Social networking sites have become increasingly popular and the range of material that is posted on these sites continues to grow.  From photos, to videos, to blogs – there’s not a lot that people don’t post on their personal pages. But who actually owns this material?  It’s not as straightforward as you might think …

A recent example in the media of a photographic image [seemingly] being misappropriated from a personal Facebook page acts as a good reminder to those who use social networking sites to be aware that there are likely to be significant implications regarding their intellectual property rights when they sign up to these sites.

Rights to intellectual property in the material you post depends on the underlying terms of use for each individual site.  However, most sites are the same.  The terms usually provide that a user retains ownership rights in the material they post, but “grants an irrevocable, perpetual and worldwide licence” to the site to use their material.  This licence is granted when the sites’ terms and conditions are accepted at the time of signing up to a site.

What does this mean in plain English?  Well, the “licence” referred to is granted to the site owners and allows them to use any of the material you post.  While you still “own” the material, the license is so broad that your ability to stop a site using your material is extremely limited.  Multiple cases have been reported recently involving material lifted from the Facebook site.  Personal photos of identifiable individuals have been lifted from Facebook by the site’s owners and placed as homepages of other commercial sites, probably for a fee, without the photo owner’s knowledge.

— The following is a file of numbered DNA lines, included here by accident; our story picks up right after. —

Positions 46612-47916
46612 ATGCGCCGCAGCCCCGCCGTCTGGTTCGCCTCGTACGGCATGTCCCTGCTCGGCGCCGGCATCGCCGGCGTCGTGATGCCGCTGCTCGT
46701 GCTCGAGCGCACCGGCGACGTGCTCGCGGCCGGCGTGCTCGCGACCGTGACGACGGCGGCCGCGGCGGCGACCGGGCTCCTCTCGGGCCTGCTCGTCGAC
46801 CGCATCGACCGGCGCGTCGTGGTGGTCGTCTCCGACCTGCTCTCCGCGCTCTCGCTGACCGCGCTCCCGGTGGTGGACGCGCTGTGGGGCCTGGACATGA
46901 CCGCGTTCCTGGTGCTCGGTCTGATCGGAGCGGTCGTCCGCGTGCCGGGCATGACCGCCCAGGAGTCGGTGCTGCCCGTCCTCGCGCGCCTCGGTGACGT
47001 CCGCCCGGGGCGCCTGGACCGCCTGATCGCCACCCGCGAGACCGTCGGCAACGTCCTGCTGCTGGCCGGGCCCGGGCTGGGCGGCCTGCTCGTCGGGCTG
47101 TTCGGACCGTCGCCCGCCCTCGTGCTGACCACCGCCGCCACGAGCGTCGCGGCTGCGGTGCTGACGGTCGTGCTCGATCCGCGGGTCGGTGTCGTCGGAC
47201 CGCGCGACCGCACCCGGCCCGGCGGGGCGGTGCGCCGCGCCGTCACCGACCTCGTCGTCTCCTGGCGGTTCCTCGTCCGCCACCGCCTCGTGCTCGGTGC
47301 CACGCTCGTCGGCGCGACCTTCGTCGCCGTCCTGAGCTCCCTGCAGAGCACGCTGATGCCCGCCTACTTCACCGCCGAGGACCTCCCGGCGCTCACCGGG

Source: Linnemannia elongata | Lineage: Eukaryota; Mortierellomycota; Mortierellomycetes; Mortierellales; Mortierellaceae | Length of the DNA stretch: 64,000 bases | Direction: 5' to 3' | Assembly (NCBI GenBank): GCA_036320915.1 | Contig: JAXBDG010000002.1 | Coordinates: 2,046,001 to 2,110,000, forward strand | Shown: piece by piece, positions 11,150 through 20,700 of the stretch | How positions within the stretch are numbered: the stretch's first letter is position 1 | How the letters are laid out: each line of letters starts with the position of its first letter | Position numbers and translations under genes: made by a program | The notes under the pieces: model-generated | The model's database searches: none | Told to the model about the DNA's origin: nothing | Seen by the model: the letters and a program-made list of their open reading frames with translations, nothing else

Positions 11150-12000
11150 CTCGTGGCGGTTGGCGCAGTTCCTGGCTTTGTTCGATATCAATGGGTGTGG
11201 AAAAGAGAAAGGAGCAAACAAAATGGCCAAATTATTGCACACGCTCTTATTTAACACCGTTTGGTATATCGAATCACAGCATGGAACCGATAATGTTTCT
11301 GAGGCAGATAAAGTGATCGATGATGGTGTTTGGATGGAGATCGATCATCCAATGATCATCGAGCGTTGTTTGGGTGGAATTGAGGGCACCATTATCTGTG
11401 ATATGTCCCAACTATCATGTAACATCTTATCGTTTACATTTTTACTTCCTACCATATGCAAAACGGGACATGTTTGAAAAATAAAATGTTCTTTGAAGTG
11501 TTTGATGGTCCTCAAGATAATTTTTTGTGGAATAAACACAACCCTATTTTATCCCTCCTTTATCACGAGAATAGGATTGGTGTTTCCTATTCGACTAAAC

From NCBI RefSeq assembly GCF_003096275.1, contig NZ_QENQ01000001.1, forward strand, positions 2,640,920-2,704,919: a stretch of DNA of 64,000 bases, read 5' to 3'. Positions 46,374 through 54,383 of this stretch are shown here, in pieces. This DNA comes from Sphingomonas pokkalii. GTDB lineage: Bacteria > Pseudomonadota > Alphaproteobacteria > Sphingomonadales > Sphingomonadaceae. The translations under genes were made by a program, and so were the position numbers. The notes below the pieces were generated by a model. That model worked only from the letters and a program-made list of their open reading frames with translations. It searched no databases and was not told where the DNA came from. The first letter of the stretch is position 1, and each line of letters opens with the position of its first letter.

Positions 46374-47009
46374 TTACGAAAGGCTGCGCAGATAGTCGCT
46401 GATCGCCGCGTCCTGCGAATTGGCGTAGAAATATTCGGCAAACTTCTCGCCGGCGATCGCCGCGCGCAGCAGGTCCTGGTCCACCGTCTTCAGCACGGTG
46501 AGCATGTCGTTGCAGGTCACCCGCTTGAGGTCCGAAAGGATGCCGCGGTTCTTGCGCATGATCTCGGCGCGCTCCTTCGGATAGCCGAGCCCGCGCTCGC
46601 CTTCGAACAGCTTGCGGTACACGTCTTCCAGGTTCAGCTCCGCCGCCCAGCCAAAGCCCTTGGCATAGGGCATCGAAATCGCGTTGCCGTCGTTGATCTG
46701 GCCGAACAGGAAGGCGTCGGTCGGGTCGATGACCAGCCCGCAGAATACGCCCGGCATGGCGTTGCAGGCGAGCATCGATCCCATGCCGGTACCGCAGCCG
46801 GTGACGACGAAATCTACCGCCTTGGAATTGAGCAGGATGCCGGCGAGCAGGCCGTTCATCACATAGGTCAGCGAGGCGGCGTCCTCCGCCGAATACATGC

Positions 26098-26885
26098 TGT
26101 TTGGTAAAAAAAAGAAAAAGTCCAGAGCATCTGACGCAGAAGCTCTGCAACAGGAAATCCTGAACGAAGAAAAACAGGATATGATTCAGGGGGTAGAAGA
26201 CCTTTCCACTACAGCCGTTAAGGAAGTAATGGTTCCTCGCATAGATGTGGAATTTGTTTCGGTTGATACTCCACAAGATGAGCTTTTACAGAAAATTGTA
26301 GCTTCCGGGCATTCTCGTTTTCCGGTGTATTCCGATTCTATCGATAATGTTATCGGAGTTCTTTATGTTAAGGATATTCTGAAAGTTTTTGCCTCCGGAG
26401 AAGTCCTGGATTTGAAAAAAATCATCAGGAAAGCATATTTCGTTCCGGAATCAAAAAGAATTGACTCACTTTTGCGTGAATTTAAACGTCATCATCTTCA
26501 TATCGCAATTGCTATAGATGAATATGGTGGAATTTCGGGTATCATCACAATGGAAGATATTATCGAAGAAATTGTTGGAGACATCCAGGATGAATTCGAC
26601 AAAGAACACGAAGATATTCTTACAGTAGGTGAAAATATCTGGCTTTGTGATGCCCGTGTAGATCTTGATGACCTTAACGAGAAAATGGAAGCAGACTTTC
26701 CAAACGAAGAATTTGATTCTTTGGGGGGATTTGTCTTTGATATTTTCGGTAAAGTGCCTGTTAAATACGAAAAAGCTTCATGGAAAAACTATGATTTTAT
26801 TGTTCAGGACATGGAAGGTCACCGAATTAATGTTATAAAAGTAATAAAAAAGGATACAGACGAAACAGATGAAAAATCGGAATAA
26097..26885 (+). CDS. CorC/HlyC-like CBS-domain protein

This might shock you!  So what can you do to protect your ownership rights to the material you post on a social networking site?  Ideally, we suggest that you carefully consider the underlying terms of use before joining a social networking site so that you are well aware of what you are signing up for.  Simply ticking the box to avoid reading a lengthy list of conditions might leave you in for a nasty surprise.

At the very least, you should think twice about the material you post on your personal page.  Unless you want the site to have the ability to use any material you post, it would probably be better to avoid posting it at all.  After all, the licence may be perpetual and so your material could still be used without your consent, even if you are no longer a member to that site.

If in doubt, we suggest that you obtain professional advice to ensure that you understand your rights and can protect your material as much as possible.